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Book Corner: Books to spark the joy of spring cleaning
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Book Corner: Books to spark the joy of spring cleaning

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The coldest days of winter are behind us, and like the first buds of new life poking up from the earth, we stick our heads out from under our cozy blankets and start to feel the urge to be productive. It’s time to wake up, put on some fresh coffee and loud music, and get our decluttering on, especially since we’ve spent more time in our houses in the past year than all other years combined.

Of course, many of you have just spent the past year of the pandemic being your best selves, refinishing all of your furniture, canning preserves and learning five new languages. All while maintaining a spotless, clutter-free home with newly designed office and school spaces for the family. Good on you! For the rest of us, there’s New Year’s resolutions and spring fever to motivate us.

Here are some books to inspire you to refresh your living space and make you OK with staying home a while longer:

“Beautifully Organized: A Guide to Function and Style in Your Home” by Nikki Boyd. Professional organizer Boyd, who has been featured in Martha Stewart Magazine and USA Today, teaches you to transform your home into an attractive and welcoming space. Learn how to declutter to keep what is useful and meaningful, clean more efficiently, appreciate everyday tasks and organize your belongings.

“Wear, Repair, Repurpose” by Lily Fulop. Whether you’re a pro or just starting, you can reduce fashion waste and revitalize your wardrobe with easy step-by-step instructions and projects. Learn the lost art of replacing buttons, mending, embroidering over stains and more to refresh your closet with eco-conscious flair.

“Wellness by Design: A Room-by-Room Guide to Optimizing Your Home for Health, Fitness and Happiness” by Jamie Gold. Explore the connection between personal wellness and your living space. Gold illustrates in a simple room-by-room guide how easy changes to things like lighting, storage and outdoor space can make a real difference in your physical and mental well-being.

“Spark Joy: An Illustrated Master Class on the Art of Organizing and Tidying Up” by Marie Kondo. Kondo’s bestselling book “The Life-Changing Magic of Tidying Up” may have inspired some wisecracks (“I threw out all the things that don’t spark joy and now I miss my kids”), but all jokes aside, this companion guide presents a unique view on how restoring order in the home brings meaning to life and relationships.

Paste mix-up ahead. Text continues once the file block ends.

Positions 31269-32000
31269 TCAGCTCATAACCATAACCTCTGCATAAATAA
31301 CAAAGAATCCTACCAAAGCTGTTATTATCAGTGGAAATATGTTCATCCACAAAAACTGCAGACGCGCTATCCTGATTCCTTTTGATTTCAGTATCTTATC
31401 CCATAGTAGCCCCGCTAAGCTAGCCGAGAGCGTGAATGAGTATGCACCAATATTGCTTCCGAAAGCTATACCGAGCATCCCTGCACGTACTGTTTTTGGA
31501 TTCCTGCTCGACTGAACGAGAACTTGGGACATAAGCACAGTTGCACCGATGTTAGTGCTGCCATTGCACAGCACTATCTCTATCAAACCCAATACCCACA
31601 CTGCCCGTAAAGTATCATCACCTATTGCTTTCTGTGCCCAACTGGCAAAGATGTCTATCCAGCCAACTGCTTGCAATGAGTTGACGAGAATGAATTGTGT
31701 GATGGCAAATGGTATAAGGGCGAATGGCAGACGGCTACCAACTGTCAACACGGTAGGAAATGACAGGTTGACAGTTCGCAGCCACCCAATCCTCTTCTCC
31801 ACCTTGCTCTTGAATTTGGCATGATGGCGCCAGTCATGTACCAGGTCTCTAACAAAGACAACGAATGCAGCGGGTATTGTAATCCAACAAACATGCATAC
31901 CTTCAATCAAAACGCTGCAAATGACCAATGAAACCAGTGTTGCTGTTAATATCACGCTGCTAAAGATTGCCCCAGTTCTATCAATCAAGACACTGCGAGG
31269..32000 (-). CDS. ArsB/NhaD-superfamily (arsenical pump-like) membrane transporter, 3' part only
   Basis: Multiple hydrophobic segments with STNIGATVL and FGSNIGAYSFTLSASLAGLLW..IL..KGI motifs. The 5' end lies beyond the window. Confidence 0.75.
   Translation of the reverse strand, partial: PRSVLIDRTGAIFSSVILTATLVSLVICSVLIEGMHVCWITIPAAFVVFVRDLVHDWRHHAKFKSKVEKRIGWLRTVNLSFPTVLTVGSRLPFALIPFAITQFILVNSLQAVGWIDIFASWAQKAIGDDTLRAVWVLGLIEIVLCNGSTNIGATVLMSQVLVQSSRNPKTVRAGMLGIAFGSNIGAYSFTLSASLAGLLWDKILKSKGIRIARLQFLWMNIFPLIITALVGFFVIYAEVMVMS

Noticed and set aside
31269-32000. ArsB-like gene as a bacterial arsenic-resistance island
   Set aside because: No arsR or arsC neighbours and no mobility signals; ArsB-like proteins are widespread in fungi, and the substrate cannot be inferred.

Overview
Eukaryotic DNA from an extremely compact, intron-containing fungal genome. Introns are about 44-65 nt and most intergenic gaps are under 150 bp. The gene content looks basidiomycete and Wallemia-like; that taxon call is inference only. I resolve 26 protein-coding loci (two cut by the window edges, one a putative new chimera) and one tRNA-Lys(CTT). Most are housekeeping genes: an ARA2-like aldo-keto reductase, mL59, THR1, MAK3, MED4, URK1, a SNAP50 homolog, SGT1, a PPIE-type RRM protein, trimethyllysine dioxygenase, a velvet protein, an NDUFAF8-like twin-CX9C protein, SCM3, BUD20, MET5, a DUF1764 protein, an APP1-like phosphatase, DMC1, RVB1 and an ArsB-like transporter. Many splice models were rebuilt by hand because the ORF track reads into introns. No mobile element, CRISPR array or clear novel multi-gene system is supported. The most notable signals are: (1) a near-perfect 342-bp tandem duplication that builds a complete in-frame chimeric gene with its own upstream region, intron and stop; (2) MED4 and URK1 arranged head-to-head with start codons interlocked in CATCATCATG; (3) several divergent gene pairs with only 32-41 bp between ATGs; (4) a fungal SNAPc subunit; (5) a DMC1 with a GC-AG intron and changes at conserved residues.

“The Gentle Art of Swedish Death Cleaning” by Margareta Magnusson. It’s not as morbid as it sounds, and Magnusson charms the reader with anecdotes about her life in Sweden, tackling her husband’s toolshed and her own secret drawer of vices. Embracing minimalism can be painless and almost fun as you get rid of unworn clothes, unwanted gifts and more, making room for things with real meaning, such as photographs and your children’s artwork.

“Happy Starts at Home: Change Your Space, Transform Your Life” by Rebecca West. Like Jamie Gold, psychology coach and interior designer West also connects personal well-being to the condition of your home. A series of self-assessment activities helps you tie the state of your home to your financial, mental and physical health, and allows you to develop a vision of a home that decreases stress and helps you feel your best. Learn what’s holding you back, buy fewer things, and redecorate so you feel happy in your space.

“New Order: A Decluttering Handbook for Creative Folks (And Everyone Else)” by Fay Wolf. Organizing expert Wolf gives you the basic rules you need to part with excess stuff and usher in new habits that free up your creativity and passions. Wolf maintains that a decluttered home fuels creativity, leading to a more fulfilled life, and it can be done in just a few minutes each day.

Once your home is nice and tidy, kick back and join us for Lunch and Learn on Fridays from 11 a.m. to noon at facebook.com/crrlnews (no Facebook account needed). Learn a new topic each week from the comfort of your newly shampooed couch.

Tracy McPeck is an Adult Services coordinator at Central Rappahannock Regional Library.

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